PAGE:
LT 716 Article Review
Instructional Systems Design: What itŐs all about By: Curtis
The author defined Instructional Systems Design (ISD) as a
research based methodological approach that brings the learner from a state of
not being able to perform a certain task or skill, to that state of being able
to perform it. A vital issue in ISD is to take the learner and give them skills
or abilities that they previously did not have.
The author writes his article based on a textbook publish by
Walter Dick and Lou Carey in the 70Ős and states that ISD is a synthesis of
research in learning, formulated into a methodology for creating
instruction. The methodology of
instructional design is to start from the desired goal or outcome and work backward
and fill in the steps as they are needed.
The viewpoint that may assist a designer is to think of the
instructional content as the end product and not as the starting point. It should be stated clearly to new
designers that ISD requires a high level of rigor and is time intensive.
It is through this model of development that the author
outlined 10 steps that are used in the instructional design process:
the instructional goal(s). This is an overall statement of what we expect
the learners to know at the conclusion of the instruction.
Statement analysis: Here we classify the instructional goal as verbal
skills (recalling factual information), intellectual skills (calculating
equations, etc), a psychomotor skill (operating a train), or an
attitudinal goal (making ideal or proper choices). This is necessary in order to
define strategies for design.
skills analysis: In this step the designer dissects and breaks down the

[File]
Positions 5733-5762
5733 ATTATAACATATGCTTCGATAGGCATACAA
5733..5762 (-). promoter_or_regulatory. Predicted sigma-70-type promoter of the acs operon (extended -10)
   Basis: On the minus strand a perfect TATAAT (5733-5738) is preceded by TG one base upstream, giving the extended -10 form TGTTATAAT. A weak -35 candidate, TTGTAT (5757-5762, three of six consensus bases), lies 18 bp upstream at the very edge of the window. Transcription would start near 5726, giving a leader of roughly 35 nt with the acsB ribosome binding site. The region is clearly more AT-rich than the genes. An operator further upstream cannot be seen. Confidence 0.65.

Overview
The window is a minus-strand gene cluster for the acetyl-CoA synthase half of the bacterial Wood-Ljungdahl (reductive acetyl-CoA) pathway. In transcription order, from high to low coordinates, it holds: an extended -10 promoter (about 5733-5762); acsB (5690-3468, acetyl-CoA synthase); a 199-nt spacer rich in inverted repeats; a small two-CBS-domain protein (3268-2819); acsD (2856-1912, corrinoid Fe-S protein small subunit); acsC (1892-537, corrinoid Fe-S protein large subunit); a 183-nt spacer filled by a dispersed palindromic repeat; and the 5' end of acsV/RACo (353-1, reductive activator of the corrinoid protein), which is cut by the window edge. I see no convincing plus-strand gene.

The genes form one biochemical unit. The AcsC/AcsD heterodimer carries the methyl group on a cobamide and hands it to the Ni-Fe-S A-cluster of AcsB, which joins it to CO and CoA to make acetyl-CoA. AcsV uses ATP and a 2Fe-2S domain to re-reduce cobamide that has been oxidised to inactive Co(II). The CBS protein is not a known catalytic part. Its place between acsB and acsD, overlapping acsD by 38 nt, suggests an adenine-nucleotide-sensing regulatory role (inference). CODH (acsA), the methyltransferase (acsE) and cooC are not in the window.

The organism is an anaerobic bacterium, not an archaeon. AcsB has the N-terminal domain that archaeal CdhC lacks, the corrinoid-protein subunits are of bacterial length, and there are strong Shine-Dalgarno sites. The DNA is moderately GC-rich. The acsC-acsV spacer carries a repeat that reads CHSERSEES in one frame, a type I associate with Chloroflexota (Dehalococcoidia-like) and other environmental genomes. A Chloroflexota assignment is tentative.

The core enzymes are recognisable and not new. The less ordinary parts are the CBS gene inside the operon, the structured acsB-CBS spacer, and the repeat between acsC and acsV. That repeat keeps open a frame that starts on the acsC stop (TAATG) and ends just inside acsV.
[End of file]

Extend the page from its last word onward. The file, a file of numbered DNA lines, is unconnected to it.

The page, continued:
primary steps into sub skills.
Ideally we complete this as a backwards process with the goal of
getting to a very basic set of skills.
behaviors and characteristics: It is important to identify the learnerŐs
entry behavior. The designer will need to ensure that the learners are
ready for instruction by identifying the learnerŐs present skills and
those that are necessary for instruction.
Performance Goals: Examine each sub skill needed for the instructional
analysis diagram and write a clear and precise statement about what
behavior the learner exhibits under certain conditions and based on what
criterion that successful learning will be determined.
criterion-referenced test items: Using the criterion created for each
performance objective the designer will develop a set of questions that
will demonstrate whether or not the learner can perform the skill.
instruction strategy: Here creativity should run loose and an
instructional strategy should be created through the following five major
components: pre-instructional activities, information presentation,
student participation, testing, and follow-through. Important questions about how you
will implement your learning plan.
instructional materials: Develop or program the materials. Development should include a
student manual, the instruction, tests and an instructorŐs manual. Selection regarding multimedia
should be made based on learner and designerŐs skill and the media type
formative evaluation: Formative evaluation is used to assist the designer
with refining the instruction.
This should be completed in a three-step process. The first formative evaluation
attempt on the instruction and materials should be made with a small
number of students, the second try with a few more students and then third
time with a larger number of students.
instruction accordingly: Refinement of the instruction and/or procedures
should occur after each of the evaluative instructional steps with the
three different groups.
Instructional Systems Design is a process of creating
researched based, empirically testing instruction. The designer needs to allow
for deviation from the steps so that creativity can be expressed in an effort
to draw the learner into the material.
The analysis the author uses is very appropriate in terms summarizing
the entire process in reference to instruction.
ŇWhether or not the instruction is truly effective,
interesting, and engaging, depends on your ability to put on the scientistŐs
lab coat when analyzing the instructional goal, and putting on the artistŐs
smock when creating engaging and enjoyable ways to present the information to
the learner and provide them with meaningful practice and feedback.Ó